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Why is it so difficult to write valid “tar” commands from memory? (dantilden.com)
15 points by FreakyT on Mar 25, 2015 | hide | past | web | favorite | 44 comments



A couple of nits:

- TFA says that `ln` is "used to create symbolic links, among other things"; I'd drop "symbolic"--that is needlessly restricting what it does. It just creates filesystem links; hard or soft.

- TFA says, "tar is actually short for TApe aRchive". The "a" should belong to "archive" ("Tape ARchive"); this is because of it's relation to the older `ar` ("ARchive") command.[^1]

- TFA says, "the filename is actually part of the f flag, and therefore must directly follow it." That's actually not the case for the "dash-less" form of tar invocation; all of the flags go in one string, and then the arguments follow in the same order, rather than right after the associated flag. For example, if I wanted to specify both the "f" and "C" flags, it (c|w)ould be something like `tar cfC argument-to-f argument-to-C`. That said, modern tars also support `tar -c -f argument-to-f -C argument-to-C`.

As TFA says, this isn't inherently wrong, it's just different than everything else (I know of no other command that uses that flag syntax[^2]). Understand that it predates the standard convention that everything else follows.

[^1]: Today ar is pretty much only used for creating .a files containing library objects for static linking. It may be noteworthy that the argument order of ar is ALSO "archive-name members..." despite archive-name NOT being an argument to an "-f"-like flag.

[^2]: Actually, come to think of it, `ps` might take that syntax, depending on your system.


I don't like ln as an example of sanity.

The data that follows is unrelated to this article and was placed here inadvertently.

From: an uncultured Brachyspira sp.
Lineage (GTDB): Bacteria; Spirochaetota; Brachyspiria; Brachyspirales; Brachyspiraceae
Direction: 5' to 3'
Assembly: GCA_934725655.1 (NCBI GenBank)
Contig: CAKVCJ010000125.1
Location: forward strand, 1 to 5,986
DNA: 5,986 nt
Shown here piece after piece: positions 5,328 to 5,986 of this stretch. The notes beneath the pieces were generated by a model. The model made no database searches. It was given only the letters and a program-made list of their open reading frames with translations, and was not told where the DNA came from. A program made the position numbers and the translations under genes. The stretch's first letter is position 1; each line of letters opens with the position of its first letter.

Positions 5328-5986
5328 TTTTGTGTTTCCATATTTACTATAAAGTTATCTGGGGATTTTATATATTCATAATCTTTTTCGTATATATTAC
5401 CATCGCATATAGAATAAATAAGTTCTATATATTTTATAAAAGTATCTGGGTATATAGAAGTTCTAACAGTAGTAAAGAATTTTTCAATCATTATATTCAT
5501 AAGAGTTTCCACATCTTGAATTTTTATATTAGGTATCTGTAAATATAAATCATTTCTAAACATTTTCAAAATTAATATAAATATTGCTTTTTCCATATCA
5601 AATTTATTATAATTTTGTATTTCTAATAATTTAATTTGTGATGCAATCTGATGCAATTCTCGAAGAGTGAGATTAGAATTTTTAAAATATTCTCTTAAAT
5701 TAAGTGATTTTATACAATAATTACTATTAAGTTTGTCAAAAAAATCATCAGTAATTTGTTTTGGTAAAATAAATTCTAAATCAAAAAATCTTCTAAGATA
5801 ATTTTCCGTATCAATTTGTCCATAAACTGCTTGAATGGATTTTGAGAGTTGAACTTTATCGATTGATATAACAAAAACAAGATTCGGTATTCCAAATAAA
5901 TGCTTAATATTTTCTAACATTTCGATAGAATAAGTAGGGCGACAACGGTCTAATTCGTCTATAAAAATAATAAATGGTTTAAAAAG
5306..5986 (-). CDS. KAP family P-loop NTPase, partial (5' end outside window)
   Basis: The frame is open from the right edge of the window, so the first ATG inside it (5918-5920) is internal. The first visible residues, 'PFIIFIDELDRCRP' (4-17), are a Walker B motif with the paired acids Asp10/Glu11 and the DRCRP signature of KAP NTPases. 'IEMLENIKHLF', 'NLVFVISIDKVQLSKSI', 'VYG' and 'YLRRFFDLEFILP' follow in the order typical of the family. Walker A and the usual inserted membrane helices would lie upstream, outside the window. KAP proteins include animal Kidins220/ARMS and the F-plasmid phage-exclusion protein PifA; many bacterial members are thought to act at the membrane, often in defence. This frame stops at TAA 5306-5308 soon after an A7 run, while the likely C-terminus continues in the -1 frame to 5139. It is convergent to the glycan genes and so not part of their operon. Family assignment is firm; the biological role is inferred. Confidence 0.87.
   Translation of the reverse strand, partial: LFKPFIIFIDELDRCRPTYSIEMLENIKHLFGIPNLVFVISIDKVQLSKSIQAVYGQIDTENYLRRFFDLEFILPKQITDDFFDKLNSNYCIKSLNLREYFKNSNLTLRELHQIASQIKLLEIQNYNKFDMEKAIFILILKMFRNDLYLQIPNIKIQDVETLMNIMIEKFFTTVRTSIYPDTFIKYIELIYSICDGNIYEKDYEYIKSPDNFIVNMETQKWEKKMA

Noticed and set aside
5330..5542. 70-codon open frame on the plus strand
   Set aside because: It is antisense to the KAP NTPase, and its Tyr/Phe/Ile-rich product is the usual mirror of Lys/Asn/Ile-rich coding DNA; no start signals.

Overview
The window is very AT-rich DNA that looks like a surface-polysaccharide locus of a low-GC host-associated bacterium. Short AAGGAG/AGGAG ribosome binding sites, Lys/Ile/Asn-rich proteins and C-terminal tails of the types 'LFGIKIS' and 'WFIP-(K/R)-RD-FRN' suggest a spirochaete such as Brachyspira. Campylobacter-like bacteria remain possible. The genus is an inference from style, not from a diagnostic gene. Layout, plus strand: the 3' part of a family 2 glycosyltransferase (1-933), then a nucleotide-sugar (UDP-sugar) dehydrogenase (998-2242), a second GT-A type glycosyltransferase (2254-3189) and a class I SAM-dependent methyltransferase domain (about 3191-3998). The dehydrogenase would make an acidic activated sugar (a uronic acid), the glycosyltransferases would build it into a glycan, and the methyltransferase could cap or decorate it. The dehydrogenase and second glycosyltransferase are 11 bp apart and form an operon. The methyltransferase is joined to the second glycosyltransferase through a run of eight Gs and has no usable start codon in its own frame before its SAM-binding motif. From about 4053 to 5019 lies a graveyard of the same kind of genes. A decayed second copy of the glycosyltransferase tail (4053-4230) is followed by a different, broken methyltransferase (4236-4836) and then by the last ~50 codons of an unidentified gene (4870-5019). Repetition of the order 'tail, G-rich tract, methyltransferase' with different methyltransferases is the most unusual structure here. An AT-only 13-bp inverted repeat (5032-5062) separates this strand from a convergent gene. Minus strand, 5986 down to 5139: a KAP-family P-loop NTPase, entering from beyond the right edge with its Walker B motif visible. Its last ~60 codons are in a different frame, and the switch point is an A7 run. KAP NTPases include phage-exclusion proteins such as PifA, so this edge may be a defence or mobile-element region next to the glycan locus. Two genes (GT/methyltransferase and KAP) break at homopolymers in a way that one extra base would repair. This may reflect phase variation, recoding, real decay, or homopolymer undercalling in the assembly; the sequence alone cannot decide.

$ ln
  usage: ln [-Ffhinsv] source_file [target_file]
         ln [-Ffhinsv] source_file ... target_dir
"Source = from", "target = to" is how I interpret that. Then if you look at some existing link, you'll see it as:

  my_link --> real_directory
In the direction of the arrow: from, to. But to create that link, the command would really be

  $ ln real_directory my_link
The link target/real path is the source and the link to create is the target.

My brain thinks it breaks the idiom of `[cmd] [from] [to]` that cp, mv, etc use. You wouldn't say the example above is a link from real_dir to my_link, you'd say the opposite (and that's what the cli shows when you ls a link).


I agree that ln is a little confusing. I've often explained it to people that it's the same order as if you were copying the file, but it creates a link instead.

Also, in sections 1 and 8 (shell), data typically flows from left-to-right across the line. The filename on the left flows into the link on the right. Data flows from the left of the pipe to the right.

Whereas in section 3 (C), data typically flows from right-to-left across the line. Variable assignment, memcpy, ...

There are of course exceptions (dup2, bcopy), but that's the general style for the order of arguments in *nix.


I have no problems with tar; it's operating on the archive, so the operation goes first, then the archive, then the optionals.

I have to look up ln every time.


Great points! I've made some minor edits to the article to reflect them:

* Description of "ln" is more general

* "Tape ARchive" is now described correctly

* No longer uses the arguments in "dash-less" mode


I've been noticing the dash-less form of program invocations popping up.

What is it exactly called?


I haven't seen it in any programs other than old research UNIX era utilities and their modern implementations. In that context, they're often called "traditional" or "old style" invocation.

Do you have any examples of modern utilities using a dash-less syntax?


I think it gets easier once you internalize that your destination filename is actually an option to -f. it's not tar czf (filename) (list of files). it's tar cz(f filename) list of files.